• Played a key role in helping the City of Detroit, the State of Michigan, and many other governments, adopt best practices in budgeting, competitive bidding, civil service, and government organization.
  • Served as a major asset to the 1961-1962 Constitutional Convention with studies performed before the calling of a convention, during the assemblage, and when the proposed constitution was submitted to the electors for  approval.
  • Played a unique role in monitoring the fundamental documents that define the operations of Michigan and its local governments – including the state Constitution, city charters, and authorizing laws.
  • Worked for more than 50 years to help elected officials and citizens better understand the taxes authorized to state and local governments with the Outline of the Michigan Tax System.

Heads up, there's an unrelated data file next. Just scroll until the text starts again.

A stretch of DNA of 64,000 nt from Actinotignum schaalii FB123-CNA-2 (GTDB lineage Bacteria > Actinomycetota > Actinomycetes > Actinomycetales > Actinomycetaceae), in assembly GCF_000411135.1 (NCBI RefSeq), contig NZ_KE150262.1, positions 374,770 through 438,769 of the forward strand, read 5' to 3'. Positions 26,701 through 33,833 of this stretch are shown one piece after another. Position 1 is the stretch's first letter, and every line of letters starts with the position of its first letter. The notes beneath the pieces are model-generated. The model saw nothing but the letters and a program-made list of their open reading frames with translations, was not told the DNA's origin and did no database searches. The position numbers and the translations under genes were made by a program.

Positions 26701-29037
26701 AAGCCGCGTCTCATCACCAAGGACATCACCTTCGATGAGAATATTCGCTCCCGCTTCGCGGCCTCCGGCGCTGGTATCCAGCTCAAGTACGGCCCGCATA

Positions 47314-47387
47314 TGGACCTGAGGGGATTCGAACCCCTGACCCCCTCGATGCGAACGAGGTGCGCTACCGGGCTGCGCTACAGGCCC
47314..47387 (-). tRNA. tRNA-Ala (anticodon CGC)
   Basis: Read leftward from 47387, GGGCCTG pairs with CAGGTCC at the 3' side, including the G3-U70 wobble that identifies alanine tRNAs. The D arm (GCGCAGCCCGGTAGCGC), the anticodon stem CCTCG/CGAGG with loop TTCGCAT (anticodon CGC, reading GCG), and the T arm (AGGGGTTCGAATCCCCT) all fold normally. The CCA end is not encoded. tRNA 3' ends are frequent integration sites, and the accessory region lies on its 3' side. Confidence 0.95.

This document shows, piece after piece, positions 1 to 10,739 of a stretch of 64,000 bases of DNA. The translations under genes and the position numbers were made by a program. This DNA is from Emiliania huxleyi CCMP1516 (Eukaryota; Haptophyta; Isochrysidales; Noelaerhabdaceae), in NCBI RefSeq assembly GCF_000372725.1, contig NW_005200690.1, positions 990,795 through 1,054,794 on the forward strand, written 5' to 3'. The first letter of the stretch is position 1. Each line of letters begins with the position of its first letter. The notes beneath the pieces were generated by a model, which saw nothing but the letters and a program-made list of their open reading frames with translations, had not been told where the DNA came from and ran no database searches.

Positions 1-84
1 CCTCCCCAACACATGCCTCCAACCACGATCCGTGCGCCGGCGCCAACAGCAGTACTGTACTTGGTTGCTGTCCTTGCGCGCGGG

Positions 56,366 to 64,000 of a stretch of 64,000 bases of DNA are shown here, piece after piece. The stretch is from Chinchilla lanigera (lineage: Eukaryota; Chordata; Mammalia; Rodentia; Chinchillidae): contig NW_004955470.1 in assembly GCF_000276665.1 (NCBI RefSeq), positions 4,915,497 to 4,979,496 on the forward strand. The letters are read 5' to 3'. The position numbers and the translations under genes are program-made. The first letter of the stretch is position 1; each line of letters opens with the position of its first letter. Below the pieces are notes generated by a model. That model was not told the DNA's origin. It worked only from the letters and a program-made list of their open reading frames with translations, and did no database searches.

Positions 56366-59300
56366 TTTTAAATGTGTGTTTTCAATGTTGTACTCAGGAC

• Conducted numerous studies of state and local taxes to ensure that each one is sufficiently capturing economic activity as intended so it can be levied at the lowest rate possible.
  • Identified the structural budget issues during Michigan’s “lost decade” at the turn of the century.
  • Informed decisions concerning the City of Detroit’s finances that led to its recent bankruptcy restructuring.
  • Analyzed the operations of state departments and local governments to ensure that services are delivered in the most economic, efficient manner possible.
  • Analyzed revenue transfer programs such as school aid, highway funding, and state revenue sharing.
  • Promoted the efficiencies achievable with regional service delivery.
    • Highlighted the benefits of extending the provision of Detroit Water and Sewer service throughout the region.
    • Analyzed the improvement and enhancement of county government service delivery.
    • Identified unique ways for local governments to collaborate, including calling for the Southeast Michigan Council of Governments.
    • Examined the proposed consolidation of local governments such as Saugatuck and Douglas.